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NATIONAL CRITERIA FOR
"GREEN" CLEANING PRODUCTS

Who says we can't all get along? That's the question agroup of state and local government purchasers from across the country areasking, after working together to endorse a single national standard forenvironmentally friendly cleaning products. Controlling more than $15 million in annual cleaning product purchases, these state and local governments are using their purchasing power to protect the environmentand their employees while saving taxpayers money.

**"Green" Cleaning Products Better for Environment, Health**

By purchasing and using "green" cleaners, state and local governments arecleaning up the environment one dirty surface at a time. Traditionalcleaning products present a variety of human health and environmentalconcerns, and can contain chemicals associated with cancer, reproductivedisorders, respiratory ailments, eye or skin irritation, and other humanhealth issues. Switching from traditional cleaning products tobiodegradable, low toxicity, or otherwise less harmful products candrastically improve the environmental profile of routine cleaningactivities without sacrificing cleaning effectiveness. As many users havediscovered, using green cleaners can also reduce costs and improveemployee productivity.

**A True Team Effort**

The group of government purchasers, organized by the Center for a New American Dream and funded in part by the U.S. Environmental Protection Agency, includes all of the government purchasing pioneers who first attempted to define and purchase effective, safer, and moreenvironmentally preferable cleaning products -- Massachusetts; SantaMonica, California; King County, Washington; Minnesota; Seattle,Washington; and the Pacific Northwest National Laboratory -- among severalothers.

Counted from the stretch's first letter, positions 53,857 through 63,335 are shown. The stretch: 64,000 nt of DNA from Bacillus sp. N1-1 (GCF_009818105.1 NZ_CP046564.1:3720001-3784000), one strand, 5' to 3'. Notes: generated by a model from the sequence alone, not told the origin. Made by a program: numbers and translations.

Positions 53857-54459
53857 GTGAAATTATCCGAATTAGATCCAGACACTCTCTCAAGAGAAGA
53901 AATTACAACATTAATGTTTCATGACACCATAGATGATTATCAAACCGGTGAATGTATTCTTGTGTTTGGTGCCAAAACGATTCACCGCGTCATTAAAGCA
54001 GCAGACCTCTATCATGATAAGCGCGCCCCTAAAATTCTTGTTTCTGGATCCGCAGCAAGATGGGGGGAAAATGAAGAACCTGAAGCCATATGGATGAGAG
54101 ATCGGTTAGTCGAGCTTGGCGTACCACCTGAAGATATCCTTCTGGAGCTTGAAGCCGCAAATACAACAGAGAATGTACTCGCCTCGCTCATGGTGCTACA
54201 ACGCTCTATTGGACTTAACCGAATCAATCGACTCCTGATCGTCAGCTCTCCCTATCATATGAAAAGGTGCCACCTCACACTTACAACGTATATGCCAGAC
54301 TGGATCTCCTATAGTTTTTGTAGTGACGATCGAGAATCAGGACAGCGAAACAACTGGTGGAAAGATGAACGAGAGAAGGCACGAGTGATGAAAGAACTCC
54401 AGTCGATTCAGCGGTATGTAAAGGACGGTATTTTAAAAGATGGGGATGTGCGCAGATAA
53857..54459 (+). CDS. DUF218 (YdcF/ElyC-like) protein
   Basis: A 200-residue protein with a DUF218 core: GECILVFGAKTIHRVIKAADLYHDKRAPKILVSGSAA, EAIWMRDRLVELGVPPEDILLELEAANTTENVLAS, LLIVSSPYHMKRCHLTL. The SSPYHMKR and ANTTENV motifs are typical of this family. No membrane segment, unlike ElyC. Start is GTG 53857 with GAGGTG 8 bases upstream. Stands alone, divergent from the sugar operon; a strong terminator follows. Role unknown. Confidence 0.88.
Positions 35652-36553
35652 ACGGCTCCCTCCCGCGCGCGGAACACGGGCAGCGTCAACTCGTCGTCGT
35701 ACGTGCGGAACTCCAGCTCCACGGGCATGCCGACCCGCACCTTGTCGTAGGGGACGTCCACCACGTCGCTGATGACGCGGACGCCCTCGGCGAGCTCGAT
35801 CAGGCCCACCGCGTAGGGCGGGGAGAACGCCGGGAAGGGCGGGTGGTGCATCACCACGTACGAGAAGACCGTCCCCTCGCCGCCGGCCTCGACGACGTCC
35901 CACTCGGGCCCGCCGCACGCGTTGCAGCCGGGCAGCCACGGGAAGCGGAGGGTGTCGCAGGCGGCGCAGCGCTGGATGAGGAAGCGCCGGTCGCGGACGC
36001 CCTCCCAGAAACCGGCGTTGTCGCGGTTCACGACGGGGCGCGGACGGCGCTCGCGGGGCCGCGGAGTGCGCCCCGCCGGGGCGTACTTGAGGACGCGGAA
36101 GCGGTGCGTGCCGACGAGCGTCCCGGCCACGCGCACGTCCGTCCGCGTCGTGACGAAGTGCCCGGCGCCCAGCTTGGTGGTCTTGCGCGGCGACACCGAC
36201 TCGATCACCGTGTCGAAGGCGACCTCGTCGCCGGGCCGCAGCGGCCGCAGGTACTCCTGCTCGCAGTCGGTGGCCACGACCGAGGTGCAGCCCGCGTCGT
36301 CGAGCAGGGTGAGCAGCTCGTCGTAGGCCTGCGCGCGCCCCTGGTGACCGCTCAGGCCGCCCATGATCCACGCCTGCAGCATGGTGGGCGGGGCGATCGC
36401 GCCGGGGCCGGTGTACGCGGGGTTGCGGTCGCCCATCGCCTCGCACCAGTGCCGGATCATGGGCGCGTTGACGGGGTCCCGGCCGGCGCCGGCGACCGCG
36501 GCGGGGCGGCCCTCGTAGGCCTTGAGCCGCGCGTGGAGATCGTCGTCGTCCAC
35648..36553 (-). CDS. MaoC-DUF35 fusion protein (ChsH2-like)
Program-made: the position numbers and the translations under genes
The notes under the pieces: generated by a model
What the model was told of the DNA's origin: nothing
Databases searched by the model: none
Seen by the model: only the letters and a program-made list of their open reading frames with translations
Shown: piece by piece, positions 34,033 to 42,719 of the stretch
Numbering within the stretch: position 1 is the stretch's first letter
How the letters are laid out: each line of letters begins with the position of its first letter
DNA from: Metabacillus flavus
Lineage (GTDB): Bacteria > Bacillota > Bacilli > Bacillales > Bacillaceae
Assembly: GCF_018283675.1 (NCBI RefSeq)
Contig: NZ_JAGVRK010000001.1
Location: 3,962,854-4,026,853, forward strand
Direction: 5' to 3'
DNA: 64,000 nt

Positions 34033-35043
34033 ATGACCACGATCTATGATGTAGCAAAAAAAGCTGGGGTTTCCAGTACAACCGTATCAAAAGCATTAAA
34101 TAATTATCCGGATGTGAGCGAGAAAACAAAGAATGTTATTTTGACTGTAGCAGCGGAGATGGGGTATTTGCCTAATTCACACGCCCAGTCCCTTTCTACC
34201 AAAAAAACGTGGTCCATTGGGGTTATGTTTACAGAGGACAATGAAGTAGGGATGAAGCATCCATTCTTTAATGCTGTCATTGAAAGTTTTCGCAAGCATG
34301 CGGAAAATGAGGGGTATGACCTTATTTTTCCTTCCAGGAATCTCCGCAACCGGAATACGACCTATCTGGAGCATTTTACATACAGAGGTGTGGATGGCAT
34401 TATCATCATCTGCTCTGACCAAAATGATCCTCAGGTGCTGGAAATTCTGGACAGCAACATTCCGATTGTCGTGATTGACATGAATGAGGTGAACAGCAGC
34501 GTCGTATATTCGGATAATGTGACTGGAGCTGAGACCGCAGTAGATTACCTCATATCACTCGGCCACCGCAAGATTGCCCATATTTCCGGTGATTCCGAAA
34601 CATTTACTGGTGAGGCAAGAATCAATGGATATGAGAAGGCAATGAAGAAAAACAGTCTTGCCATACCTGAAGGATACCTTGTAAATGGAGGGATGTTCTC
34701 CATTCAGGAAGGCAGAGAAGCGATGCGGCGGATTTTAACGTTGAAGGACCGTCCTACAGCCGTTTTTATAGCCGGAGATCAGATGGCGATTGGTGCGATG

Massachusetts is the first of the work group members to issue a requestfor proposal (RFP) using the agreed upon criteria. The environmentalcriteria are based on Green Seal's Industrial and Institutional CleanersStandard (GS-37). While products do not have to be certified by GreenSeal, they must meet its GS-37 standard and a few additional criteriaagreed upon by the work group.

"This was the perfect team to work with," said Betsy Taylor, Center for aNew American Dream president. "These pioneering governments have long recognized the importance of buying safer products, and they're nowworking together to increase their impact. The results of thiscollaborative effort will pave the way for additional governments andinstitutional purchasers to embrace the strict national environmentalcriteria and begin buying safer cleaning products."

**Massachusetts Now Accepting Bids for Cleaning Products**

Massachusetts officials expect to spend at least $500,000 over the nextfour years purchasing safer, more environmentally preferable cleaningproducts. Some industry experts anticipate the commonwealth will actuallypurchase several million dollars worth as word spreads throughout thestate's user community.